Women with evidence of ischaemia but no obstructive coronary artery disease (INOCA) often have coronary microvascular dysfunction (CMD). Although invasively measured coronary flow reserve (CFR) is useful for the diagnosis of CMD, intermediate CFR values are often found of uncertain significance. We investigated myocardial flow reserve and left ventricular (LV) structural and functional remodelling in women with suspected INOCA and intermediate CFR. Methods and results: Women's Ischemia Syndrome Evaluation-Coronary Vascular Dysfunction (WISE-CVD) study participants who had invasively measured intermediate CFR of 2.0≤ CFR ≤3.0 (n = 125) were included for this analysis. LV strain, peak filling rate (PFR) and myocardial perfusion reserve index (MPRI) were obtained by cardiac magnetic resonance imaging. Participants were divided: (i) Group 1 (n = 66) high MPRI ≥ 1.8, and (ii) Group 2 (n = 59) low MPRI < 1.8. The mean age was 54 ± 12 years and CFR was 2.46 ± 0.27. MPRI was significantly different but CFR did not differ between groups. LV relative wall thickness (RWT) trended higher in Group 2 and circumferential peak systolic strain and early diastolic strain rate were lower (P = 0.039 and P = 0.035, respectively), despite a similar LV ejection fraction and LV mass. PFR was higher in Group 1 and LV RWT was negatively related to PFR (r = -0.296, P = 0.001). Conclusions: In women with suspected INOCA and intermediate CFR, those with lower MPRI had a trend towards more adverse remodelling and impaired diastolic LV function compared with those with higher MPRI. CFR was similar between the two groups. These findings provide evidence that both coronary microvessel vasomotion and structural and functional myocardial remodelling contribute to CMD.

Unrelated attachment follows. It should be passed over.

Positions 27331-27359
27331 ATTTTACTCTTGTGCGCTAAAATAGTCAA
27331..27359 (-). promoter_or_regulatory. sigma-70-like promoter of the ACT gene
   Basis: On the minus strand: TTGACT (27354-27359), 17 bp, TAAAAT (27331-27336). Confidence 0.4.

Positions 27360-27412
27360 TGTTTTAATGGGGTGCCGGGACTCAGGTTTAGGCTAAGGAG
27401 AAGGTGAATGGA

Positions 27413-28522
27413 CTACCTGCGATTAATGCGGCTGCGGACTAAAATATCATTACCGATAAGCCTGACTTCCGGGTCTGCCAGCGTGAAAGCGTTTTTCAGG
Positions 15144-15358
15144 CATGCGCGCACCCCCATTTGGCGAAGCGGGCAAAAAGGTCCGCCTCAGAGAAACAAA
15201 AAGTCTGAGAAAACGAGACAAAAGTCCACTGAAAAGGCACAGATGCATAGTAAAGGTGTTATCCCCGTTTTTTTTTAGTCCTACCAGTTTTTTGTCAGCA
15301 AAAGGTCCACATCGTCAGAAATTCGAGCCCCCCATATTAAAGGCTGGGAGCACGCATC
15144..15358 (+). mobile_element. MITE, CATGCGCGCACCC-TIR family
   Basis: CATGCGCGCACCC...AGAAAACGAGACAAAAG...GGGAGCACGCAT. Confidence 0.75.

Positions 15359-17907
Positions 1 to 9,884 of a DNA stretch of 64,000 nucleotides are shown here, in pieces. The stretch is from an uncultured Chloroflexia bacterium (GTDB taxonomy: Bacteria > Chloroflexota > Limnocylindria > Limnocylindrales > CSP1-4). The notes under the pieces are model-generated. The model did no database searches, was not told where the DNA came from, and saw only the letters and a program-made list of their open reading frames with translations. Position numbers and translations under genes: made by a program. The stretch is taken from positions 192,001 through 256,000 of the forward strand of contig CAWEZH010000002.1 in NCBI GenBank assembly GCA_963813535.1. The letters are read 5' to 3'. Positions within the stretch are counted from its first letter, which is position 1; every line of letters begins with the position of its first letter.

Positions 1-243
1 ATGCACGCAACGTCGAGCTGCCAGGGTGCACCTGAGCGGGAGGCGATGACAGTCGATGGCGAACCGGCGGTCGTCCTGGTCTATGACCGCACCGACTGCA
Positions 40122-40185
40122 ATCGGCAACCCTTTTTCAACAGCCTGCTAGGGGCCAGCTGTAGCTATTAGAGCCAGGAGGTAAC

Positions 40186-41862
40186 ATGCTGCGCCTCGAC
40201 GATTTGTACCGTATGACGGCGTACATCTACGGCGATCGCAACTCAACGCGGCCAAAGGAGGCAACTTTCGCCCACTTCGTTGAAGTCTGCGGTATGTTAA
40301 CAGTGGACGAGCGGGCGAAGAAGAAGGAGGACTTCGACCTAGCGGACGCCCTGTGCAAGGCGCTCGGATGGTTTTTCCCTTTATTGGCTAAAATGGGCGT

- cardiac magnetic resonance
- coronary flow reserve
- coronary microvascular dysfunction
ASJC Scopus subject areas
- Radiology Nuclear Medicine and imaging
- Cardiology and Cardiovascular Medicine